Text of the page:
Yesterday I was at a meeting with officials from Nepal's Ministry of Education about OLPC Nepal when the following words, paraphrased from the original Nepali, turned my blood to ice:
"Wow, this could really work . . . This is exactly what Nepal needs . . . So, where's your Implementation Plan?"Implementation Plan?!!! Implementation Plan!!! [shock and fear] You mean that big document that explains how we will put an XO laptop in every Nepali child's hands, train their teachers, maintain and support this whole new structure over the long term?
Um nope, Chhaina, Don't got one. We're a bunch of people trying to transform Nepal's education system in our spare time between day jobs and families. We've been so busy meeting with government officials and international donors, localizing the software, and building Nepali-specific learning activities (we love our B1-Test) that we've neglected this very important document.
I in no way want to imply that OLPC has been less than 100% supportive. Walter Bender and Lindsay Petrillose of OLPC have been incredibly helpful. Most people don't realize that OLPC is only 15 people. We shouldn't expect them to do the legwork for every nation on the planet. We need to write a damn good Implementation Plan and if possible contribute the relevant portions back to the larger OLPC movement.
All you people that love OLPC's technology but feel that OLPC lacks a well-defined implementation plan, here is your opportunity to do something about it. Help us craft the One Laptop Per Child Implementation Plan for Nepal. Just log onto our wiki and contribute your ideas to the OLPC Nepal Implementation Plan.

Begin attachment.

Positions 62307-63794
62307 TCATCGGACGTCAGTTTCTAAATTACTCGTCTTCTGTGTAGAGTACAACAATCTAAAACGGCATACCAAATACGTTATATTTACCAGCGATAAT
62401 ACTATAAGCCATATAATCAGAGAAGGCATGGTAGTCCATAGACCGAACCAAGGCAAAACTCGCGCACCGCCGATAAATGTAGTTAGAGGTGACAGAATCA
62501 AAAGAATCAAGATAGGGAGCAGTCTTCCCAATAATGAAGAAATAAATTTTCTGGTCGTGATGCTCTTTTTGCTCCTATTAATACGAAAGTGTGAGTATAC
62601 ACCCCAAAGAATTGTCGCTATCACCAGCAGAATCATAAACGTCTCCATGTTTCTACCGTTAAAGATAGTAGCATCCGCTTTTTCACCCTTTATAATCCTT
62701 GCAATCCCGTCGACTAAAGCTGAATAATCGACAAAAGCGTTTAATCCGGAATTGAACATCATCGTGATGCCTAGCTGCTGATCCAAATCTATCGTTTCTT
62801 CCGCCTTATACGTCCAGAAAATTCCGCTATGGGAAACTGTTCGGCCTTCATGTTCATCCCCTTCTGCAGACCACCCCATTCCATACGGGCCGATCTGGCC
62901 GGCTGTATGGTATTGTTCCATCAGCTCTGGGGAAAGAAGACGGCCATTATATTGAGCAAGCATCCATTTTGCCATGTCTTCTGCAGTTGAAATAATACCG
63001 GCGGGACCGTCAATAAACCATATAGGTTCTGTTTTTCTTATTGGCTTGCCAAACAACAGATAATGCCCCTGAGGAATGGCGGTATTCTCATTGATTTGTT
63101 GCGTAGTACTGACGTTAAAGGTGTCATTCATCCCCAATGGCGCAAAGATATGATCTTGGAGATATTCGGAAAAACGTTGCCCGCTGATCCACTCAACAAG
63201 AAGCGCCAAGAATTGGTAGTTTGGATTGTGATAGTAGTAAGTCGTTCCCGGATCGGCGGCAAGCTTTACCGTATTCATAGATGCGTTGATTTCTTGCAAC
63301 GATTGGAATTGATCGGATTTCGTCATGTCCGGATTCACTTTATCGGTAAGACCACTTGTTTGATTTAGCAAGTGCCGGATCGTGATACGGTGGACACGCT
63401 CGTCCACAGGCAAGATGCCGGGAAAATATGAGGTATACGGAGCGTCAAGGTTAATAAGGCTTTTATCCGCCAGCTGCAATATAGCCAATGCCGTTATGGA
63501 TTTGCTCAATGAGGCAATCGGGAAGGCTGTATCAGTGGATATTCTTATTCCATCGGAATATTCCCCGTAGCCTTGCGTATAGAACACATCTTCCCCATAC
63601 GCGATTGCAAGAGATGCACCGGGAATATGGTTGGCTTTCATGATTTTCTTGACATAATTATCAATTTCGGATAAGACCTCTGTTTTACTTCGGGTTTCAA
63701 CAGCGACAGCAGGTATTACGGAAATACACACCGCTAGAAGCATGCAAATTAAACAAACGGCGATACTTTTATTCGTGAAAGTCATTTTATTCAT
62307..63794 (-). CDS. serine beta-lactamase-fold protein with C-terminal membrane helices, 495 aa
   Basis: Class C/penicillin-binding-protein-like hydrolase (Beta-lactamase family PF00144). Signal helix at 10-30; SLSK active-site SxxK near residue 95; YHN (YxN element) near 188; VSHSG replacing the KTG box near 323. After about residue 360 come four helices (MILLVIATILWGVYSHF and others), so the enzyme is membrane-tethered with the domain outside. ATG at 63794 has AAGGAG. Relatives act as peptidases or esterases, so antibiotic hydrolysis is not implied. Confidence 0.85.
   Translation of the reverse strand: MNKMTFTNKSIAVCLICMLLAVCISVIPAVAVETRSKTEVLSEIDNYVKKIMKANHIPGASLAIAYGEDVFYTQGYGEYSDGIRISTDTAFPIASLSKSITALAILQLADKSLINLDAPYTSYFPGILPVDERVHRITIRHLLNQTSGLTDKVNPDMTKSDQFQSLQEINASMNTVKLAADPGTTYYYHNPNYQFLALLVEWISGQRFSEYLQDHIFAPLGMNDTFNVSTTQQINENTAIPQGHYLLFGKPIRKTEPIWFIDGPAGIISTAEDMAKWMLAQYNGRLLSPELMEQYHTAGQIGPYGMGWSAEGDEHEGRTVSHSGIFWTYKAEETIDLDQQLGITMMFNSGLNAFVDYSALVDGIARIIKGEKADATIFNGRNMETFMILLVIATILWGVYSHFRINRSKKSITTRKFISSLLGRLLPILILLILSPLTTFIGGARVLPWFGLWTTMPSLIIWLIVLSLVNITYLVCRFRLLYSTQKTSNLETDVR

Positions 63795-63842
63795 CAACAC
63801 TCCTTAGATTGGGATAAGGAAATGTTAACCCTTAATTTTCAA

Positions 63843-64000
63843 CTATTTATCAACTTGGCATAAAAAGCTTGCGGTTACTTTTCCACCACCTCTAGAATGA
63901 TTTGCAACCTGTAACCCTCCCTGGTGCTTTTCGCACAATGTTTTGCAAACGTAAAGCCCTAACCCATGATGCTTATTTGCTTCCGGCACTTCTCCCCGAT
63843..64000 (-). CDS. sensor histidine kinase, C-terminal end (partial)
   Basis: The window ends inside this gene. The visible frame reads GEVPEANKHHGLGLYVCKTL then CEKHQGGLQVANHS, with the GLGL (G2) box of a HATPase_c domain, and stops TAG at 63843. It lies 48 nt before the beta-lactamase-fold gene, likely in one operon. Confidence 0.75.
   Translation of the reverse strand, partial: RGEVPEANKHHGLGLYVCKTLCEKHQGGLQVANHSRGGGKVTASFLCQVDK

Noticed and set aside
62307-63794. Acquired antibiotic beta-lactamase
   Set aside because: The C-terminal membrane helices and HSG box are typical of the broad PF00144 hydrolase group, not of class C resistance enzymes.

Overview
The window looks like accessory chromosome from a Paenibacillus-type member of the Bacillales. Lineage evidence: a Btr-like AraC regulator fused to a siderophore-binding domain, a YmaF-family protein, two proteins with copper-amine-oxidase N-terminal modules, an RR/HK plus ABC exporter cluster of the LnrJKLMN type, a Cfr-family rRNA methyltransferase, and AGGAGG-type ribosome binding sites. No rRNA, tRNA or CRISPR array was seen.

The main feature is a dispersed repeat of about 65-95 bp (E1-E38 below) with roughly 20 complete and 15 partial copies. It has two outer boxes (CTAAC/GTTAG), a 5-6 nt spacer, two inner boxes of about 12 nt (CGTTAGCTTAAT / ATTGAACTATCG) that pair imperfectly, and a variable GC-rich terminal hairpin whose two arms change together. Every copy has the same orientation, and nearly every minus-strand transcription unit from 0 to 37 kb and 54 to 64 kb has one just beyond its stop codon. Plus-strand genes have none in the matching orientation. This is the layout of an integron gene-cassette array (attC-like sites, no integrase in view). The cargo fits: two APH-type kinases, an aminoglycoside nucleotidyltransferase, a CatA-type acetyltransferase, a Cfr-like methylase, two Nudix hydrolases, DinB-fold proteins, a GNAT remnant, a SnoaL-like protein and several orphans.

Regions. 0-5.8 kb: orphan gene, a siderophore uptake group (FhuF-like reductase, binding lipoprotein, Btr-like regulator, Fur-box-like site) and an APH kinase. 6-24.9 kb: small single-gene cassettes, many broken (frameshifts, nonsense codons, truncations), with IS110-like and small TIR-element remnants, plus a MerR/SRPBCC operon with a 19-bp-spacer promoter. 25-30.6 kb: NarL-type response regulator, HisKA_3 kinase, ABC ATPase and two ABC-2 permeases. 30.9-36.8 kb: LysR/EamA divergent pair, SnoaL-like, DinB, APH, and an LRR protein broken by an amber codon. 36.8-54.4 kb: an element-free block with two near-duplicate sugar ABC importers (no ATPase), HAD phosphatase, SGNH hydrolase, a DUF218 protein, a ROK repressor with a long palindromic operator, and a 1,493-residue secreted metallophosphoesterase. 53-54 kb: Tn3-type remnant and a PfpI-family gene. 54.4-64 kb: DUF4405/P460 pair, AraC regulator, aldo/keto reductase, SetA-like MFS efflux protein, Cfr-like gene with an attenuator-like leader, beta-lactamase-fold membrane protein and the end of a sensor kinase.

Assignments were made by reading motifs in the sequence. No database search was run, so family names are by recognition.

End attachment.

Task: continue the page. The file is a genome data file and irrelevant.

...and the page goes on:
And we have some very touch choices to make:
- Deployment: Shall we first cover one region entirely , such as the flat Terai where a good chunk of the population lives, or spread out our initial deployment sites and expand them simultaneously? This second option is logistically much harder but would cause fewer political problems.
- On-site support -- We're thinking of putting a sysadmin on site for the first six months and training an older student to maintain the systems. We also want to arrange a small salary and position title for that student. Who will the first-onsite sysadmins be? How many will we need? Costs?
- Networking the Himalayas -- Cheap ways to set up Internet access in remote areas?
- Motivating teachers to master the laptop -- shall we offer them pay incentives?
- Free for everybody? Should middle-class families that send their kids to private schools get free laptops? Nepali parents, rich or poor, already pay not insignificant amounts for school supplies. Could we ask the less destitute parents to contribute $10 or $20/year towards the laptop's cost?
- Protecting kids from sexual predators online-- we need a strategy to protect kids from online sexual predators. As if there weren't sexual predators in the villages and cities of Nepal.
- Preventing theft -- How shall we keep people from stealing them? Could we block a stolen laptop from accessing the Internet by using it's hard-coded MAC address?
- Content -- Keep it traditional or really break new ground?
- Evaluation -- How do we measure how the XO's enhance learning?
- Disposal Plan -- How shall we recycle old and broken ones? How shall we make sure they don't litter the hillsides of Nepal?